To recap: Boeing seeks a contract that would result in work for eight years on the new 777X airliner — provided that new employees go without a guaranteed pension — and if that doesn’t come to pass then the employees should forcibly take over the factories. Got it. It would be smart for Boeing to run — fast — from Seattle, if an absolute disregard for private property is what gets people elected in the city these days.

There are individuals who have zero fidelity to the rights enshrined the in the Declaration of Independence and codified into law by the Constitution, and these days there are enclaves where they have considerable political power. The real enemies of freedom are not the job creators, but those who actively encourage captive audiences to take the law into their own hands, using Orwellian euphemisms like “democratic ownership” to describe theft and criminality.

Gandalf, from ‘The Hobbit: The Desolation of Smaug,” says it well: “We’ve been blind. And in our blindness, our enemy has returned.”

Gandalf We have been blind
“We’ve been blind. And in our blindness, our enemy has returned.” — Gandalf

Returned? They never went away.

Perhaps Thomas Jefferson says it best: “The price of liberty is eternal vigilance.”

Venezuela: You can’t have a revolution without a few skidmarks; ignore the toilet paper shortage!

Here we have Venezuelan president Nicholas Maduro telling the "unwashed masses" that if they put their fist into a ball and use it correctly, there is no need for toilet paper. True, the soap shortage will have to be figured out with the increased demand, but price controls will fix that, too. Or not.
Here we have Venezuelan president Nicolas Maduro telling the “unwashed masses” that if they put their fist into a ball and use the surface area correctly (knuckles are key!), there is no need for toilet paper. True, the soap shortage will have to be figured out with the increased demand, but price controls will fix that, too. Or not.

How greedy are capitalists? They’re so greedy that they would dare to make a profit on something as essential as toilet paper. Or … perhaps not. Perhaps socialists are so economically challenged that they would try price controls on something as essential to odorless living as toilet paper.

I’ve been meaning to write on this subject for quite some time, but I’ve held off because I feel bad doing so. The free market allows me to buy Quilted Northern as well as Charmin. My bottom is so pampered living in the United States that I don’t want to kick a socialist while he’s down. But … what the heck. At some point we all must answer for our own stupidity; life is full of learning moments if we’re willing to listen.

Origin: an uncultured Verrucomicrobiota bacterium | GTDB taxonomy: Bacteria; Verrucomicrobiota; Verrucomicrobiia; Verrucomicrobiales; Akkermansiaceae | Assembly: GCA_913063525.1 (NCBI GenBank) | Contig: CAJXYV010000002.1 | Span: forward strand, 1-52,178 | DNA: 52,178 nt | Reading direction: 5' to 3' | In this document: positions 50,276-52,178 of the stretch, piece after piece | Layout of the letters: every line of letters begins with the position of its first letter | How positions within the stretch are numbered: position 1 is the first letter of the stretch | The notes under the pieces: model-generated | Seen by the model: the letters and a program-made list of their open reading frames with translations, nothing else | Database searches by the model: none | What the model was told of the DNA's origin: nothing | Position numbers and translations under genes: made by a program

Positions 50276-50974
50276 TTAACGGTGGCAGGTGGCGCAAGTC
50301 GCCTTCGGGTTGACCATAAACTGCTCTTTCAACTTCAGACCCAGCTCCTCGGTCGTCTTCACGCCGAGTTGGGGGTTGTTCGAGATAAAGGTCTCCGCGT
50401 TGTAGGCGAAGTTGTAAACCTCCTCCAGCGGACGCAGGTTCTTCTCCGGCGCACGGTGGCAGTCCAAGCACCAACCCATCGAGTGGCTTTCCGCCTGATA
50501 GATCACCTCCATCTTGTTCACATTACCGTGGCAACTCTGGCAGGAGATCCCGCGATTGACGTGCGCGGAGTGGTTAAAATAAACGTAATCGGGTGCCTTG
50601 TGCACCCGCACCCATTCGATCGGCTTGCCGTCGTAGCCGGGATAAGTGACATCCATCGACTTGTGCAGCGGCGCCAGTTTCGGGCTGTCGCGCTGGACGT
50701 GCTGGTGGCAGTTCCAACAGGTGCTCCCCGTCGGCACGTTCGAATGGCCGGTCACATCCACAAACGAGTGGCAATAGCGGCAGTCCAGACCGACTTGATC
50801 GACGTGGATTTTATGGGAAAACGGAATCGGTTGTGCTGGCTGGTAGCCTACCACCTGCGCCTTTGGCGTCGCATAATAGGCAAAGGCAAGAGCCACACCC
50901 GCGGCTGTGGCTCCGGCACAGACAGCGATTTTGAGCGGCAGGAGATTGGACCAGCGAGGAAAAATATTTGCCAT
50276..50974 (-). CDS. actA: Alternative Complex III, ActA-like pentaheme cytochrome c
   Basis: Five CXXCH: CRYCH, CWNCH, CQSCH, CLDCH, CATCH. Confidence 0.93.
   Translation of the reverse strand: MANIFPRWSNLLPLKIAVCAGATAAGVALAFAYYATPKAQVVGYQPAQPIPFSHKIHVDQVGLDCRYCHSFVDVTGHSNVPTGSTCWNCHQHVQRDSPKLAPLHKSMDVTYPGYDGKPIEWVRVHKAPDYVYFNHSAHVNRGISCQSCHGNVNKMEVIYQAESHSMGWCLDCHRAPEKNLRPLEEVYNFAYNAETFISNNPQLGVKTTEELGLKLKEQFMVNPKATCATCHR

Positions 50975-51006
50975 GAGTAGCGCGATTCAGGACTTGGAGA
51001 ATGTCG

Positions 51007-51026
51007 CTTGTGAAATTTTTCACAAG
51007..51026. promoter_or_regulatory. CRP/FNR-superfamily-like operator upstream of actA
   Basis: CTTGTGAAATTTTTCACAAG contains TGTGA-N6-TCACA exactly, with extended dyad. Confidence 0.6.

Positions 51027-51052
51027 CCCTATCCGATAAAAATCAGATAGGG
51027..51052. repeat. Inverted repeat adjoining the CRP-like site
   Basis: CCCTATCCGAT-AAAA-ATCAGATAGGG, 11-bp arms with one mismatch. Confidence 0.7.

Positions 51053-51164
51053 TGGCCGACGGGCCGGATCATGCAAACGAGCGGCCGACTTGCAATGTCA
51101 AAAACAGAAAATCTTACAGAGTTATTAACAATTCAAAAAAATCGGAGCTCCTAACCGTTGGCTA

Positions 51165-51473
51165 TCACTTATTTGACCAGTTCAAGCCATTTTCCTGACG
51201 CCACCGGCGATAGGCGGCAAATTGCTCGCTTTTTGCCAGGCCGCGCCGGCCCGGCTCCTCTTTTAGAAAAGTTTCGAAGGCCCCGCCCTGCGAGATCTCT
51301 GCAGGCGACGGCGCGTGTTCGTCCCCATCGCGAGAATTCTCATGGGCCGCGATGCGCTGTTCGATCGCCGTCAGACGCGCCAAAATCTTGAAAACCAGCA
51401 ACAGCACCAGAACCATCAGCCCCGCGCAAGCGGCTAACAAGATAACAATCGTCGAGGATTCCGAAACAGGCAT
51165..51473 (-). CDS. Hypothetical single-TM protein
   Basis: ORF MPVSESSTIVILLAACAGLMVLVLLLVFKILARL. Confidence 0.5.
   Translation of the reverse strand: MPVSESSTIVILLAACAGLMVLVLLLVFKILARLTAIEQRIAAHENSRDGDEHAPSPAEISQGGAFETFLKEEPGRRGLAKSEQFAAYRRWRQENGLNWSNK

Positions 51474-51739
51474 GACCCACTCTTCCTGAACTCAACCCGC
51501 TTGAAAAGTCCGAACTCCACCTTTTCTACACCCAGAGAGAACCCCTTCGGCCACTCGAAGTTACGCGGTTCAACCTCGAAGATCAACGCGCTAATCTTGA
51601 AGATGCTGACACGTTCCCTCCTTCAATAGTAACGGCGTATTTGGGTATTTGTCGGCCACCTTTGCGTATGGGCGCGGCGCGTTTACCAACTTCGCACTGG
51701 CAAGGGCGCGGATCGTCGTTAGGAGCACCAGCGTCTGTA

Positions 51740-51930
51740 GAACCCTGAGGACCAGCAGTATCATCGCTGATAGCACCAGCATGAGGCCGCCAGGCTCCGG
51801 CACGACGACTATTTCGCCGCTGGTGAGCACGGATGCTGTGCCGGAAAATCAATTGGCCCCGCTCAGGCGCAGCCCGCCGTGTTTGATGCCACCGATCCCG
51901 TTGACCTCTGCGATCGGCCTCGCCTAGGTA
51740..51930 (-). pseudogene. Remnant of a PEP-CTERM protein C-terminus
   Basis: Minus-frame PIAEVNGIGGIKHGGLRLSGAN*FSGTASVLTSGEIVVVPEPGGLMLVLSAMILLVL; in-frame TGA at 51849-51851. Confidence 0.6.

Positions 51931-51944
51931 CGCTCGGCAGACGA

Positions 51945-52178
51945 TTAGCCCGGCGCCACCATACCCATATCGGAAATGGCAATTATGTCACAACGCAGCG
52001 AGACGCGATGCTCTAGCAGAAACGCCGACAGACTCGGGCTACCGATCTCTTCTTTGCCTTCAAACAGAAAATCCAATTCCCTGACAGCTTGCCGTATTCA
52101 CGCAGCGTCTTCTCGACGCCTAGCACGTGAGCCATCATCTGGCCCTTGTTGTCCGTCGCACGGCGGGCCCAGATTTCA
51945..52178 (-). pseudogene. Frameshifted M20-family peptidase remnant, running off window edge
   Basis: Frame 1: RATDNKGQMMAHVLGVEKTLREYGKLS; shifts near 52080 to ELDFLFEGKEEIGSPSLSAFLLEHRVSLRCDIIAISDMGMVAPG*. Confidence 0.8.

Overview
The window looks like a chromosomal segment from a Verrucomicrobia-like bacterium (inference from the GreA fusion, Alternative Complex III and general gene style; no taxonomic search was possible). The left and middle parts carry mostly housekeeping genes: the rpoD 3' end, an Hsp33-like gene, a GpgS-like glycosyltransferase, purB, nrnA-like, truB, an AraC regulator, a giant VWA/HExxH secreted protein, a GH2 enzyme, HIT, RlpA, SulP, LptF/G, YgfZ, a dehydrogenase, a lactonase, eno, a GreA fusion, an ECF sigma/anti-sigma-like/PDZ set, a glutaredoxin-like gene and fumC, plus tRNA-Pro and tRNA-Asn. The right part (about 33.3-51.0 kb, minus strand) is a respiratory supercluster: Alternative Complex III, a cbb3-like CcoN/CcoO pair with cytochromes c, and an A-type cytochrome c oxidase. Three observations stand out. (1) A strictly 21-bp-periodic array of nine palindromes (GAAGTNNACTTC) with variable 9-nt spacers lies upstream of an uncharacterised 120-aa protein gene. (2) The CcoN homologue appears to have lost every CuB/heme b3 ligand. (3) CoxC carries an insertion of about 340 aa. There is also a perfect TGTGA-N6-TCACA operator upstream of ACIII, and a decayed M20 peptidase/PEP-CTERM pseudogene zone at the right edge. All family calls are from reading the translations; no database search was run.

The Associated Press reports:

CARACAS, Venezuela — Police in Venezuela say they have seized nearly 2,500 rolls of toilet paper in an overnight raid of a clandestine warehouse storing scarce goods.

The Thursday announcement on Twitter said that the officers raiding the garage in western Caracas also seized about 400 diapers and 7,000 liters of fruit juice.

Police chief Luis Karabin told Venezuelan news agency AVN that police, acting on a telephone tip, found “merchandise that we know is scarce on the shelves and doesn’t reach the people.”

Toilet paper is hard to find in Venezuelan grocery stores, as are staple food items such as sugar, milk and cooking oil.

What would it be like to live in a society where tipsters are ratting out their friends and family over rolls of toilet paper? I don’t particularly know, although if you pay attention to the news in the U.S. you’ll find that many, many Americans buy into the notion that price controls work.

I’ll leave it to Lee Doran of “How the World Works” to explain in greater detail:

Over and over and over again, politicians and well-intentioned folks act on behalf of “the poor,” in ways that predictably hurt “the poor.” And when that happens, people are ignorant enough when it comes to basic economics to continue to blame businessmen whose crime is apparently trying to produce a product and get it to the market.

Don’t like what you’re seeing in Venezuela? Think it’s funny? It’s actually not that funny because basic economics is not taught in high school. Most people avoid it like I’d avoid eating burritos in Venezuela right now.

America is on a strange trajectory. A frightening size of its population sees nothing wrong with $17 trillion dollar debt toilet drains, trillion dollar deficits and public policy primordial soup messes that come out of Congress crafted with sound economics as an afterthought.

To my fellow Americans, I say: Do not laugh too hard at our friends from Venezuela. There are plenty of stealth socialists right here at home, and listening to them already has us on the path to Skidmark Row. Let’s wake up before it’s too late.